Figure 8 shows the distribution of 172 OPG images in which 73 (38%) were dental abscesses, 52 (27%) were dental cysts, 27 (14%) were dental tumors, and 40 (21%) images were normal without any lesions.

Fig. 8
figure 8

Distribution of OPG images based on dental cysts, tumors, and abscess lesions

Table 1 depicts the performance of GLCM by identifying the true negative (39), false negative (1), false positive (0), and true positive (40) by comparing the actual and predicted classifications done by confusion matrix for diagnosing dental cyst, tumor, and abscess lesions using 80 OPG images in which 40 images had the lesion and 40 images were without any lesion.

Table 1 Confusion matrix for GLCM features

Table 2 depicts the performance of GLCM by identifying the true negative (40), false negative (2), false positive (2), and true positive (36) by comparing the actual and predicted classifications done by confusion matrix for diagnosing dental cyst, tumor, and abscess lesions using 80 OPG images in which 40 images had the lesion and 40 images were without any lesion.

Table 2 Confusion matrix for GLRLM features

Table 3 depicts the performance of GLCM by identifying the true negative (30), false negative (4), false positive (3), and true positive (43) by comparing the actual and predicted classifications done by confusion matrix for diagnosing dental cyst, tumor, and abscess lesions using 80 OPG images in which 40 images had the lesion and 40 images were without any lesion.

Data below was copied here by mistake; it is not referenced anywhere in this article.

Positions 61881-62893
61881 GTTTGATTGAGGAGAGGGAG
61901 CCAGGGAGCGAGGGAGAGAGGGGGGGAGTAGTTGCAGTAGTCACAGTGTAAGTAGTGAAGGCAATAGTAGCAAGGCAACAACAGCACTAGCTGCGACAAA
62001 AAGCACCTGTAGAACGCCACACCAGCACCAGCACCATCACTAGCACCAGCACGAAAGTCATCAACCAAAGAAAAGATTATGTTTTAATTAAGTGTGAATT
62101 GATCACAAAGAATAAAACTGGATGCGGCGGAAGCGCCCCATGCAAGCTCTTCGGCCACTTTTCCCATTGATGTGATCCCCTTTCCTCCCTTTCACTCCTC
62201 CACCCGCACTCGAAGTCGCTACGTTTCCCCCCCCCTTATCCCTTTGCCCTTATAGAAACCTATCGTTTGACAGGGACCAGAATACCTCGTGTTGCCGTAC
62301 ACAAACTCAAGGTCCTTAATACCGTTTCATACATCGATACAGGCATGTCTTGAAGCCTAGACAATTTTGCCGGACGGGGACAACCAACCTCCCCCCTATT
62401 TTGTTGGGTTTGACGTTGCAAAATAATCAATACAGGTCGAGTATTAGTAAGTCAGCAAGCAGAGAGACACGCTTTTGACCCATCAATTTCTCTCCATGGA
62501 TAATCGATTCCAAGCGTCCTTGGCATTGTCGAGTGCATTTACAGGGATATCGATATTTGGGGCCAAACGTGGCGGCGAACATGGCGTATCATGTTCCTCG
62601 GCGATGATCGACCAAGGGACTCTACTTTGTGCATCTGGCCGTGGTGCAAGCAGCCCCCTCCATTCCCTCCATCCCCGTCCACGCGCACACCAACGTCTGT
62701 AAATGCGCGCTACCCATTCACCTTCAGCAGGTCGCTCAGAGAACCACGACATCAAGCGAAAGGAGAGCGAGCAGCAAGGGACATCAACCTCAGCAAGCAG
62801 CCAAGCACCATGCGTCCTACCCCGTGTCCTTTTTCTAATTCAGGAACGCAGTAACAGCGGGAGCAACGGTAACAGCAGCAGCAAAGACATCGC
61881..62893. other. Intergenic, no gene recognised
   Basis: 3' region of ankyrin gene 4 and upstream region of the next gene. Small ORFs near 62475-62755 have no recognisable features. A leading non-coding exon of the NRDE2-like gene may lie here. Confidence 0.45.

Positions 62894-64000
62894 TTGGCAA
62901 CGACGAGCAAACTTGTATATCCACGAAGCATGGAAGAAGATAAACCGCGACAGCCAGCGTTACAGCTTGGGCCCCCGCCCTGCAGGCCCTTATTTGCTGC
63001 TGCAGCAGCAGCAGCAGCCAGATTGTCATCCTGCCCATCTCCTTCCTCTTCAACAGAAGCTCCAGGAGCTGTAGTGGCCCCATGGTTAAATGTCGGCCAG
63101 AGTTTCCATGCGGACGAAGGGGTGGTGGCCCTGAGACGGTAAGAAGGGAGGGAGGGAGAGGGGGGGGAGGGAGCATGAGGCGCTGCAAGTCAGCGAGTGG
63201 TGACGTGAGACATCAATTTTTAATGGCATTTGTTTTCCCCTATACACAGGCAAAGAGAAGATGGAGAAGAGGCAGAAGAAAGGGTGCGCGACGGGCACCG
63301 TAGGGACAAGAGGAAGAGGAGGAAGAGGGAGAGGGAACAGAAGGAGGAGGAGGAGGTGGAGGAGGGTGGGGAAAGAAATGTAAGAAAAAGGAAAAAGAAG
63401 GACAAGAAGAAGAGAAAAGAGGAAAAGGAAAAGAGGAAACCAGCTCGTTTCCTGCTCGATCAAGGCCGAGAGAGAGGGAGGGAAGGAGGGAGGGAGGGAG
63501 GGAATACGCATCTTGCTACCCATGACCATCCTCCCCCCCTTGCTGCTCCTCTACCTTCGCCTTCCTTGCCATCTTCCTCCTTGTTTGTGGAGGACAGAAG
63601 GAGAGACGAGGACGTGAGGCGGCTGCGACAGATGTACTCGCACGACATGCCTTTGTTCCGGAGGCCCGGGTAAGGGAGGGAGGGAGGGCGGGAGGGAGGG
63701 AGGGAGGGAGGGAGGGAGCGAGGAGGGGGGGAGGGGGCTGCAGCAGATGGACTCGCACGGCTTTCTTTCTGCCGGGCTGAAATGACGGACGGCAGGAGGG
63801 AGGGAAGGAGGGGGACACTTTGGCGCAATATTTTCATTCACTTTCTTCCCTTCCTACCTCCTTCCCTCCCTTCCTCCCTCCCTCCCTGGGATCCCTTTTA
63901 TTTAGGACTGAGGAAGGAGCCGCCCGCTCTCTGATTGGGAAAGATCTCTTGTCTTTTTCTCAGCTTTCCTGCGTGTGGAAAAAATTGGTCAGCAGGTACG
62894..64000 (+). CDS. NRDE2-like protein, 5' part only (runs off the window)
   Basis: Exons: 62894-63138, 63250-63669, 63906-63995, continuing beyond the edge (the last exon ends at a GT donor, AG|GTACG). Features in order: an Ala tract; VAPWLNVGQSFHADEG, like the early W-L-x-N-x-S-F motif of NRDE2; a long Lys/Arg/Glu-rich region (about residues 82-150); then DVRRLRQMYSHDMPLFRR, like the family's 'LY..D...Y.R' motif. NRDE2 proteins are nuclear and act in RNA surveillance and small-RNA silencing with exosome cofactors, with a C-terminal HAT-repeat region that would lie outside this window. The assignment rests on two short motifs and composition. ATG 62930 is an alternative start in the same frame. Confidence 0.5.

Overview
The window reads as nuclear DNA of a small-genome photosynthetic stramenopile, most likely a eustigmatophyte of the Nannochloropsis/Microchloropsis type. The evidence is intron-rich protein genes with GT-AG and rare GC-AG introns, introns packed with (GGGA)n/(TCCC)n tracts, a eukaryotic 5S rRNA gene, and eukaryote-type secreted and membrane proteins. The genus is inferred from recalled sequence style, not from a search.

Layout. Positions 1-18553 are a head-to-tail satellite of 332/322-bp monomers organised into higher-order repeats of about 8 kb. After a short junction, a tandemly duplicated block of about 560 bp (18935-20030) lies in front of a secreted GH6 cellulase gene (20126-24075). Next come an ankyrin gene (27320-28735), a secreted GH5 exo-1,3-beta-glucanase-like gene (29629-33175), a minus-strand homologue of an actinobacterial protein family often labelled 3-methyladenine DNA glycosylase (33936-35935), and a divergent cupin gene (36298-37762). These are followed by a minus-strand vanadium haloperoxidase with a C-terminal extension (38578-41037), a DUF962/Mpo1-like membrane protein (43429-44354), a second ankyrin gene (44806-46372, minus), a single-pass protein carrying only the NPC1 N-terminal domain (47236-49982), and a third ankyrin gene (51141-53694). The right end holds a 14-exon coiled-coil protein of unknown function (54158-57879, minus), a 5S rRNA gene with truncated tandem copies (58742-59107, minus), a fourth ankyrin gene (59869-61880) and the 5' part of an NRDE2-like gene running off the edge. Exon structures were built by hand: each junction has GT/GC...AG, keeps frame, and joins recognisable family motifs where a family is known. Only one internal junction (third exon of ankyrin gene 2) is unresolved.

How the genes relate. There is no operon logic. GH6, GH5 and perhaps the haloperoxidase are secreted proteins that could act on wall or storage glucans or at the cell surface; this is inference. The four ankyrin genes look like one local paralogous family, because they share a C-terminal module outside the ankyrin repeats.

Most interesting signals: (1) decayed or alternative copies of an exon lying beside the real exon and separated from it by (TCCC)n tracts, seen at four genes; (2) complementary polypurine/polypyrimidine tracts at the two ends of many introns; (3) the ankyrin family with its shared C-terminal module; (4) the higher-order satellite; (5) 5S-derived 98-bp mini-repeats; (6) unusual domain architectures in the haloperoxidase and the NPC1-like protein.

Table 3 Confusion matrix for wavelet analysis

Table 4 depicts the performance of GLCM, GLRLM, and wavelet analysis by identifying the true positive, true negative, false positive, and false negative by comparing the actual and predicted classifications done by confusion matrix for diagnosing dental cyst, tumor, and abscess lesions using 80 OPG images in which 40 images had the lesion and 40 images were without any lesion.

Table 4 Matrix for all three techniques

Table 5 demonstrates the calculated accuracy, specificity, sensitivity, Mathews Correlation Coefficient, and Precision Rate calculated using values from Table 4. Various models are used to extract texture features, and the results are inconsistent (Fig. 9).

Table 5 Evaluation results
Fig. 9
figure 9

Analysis of the Performance of wavelet analysis, GLCM, and GLRLM

Figure 10 shows the receiver operator characteristic (ROC) curve evaluating the performance of GLCM, GLRLM, and wavelet analysis by plotting sensitivity along the y-axis and Specificity along the x-axis. The area under the ROC curve (AUC) is a criterion.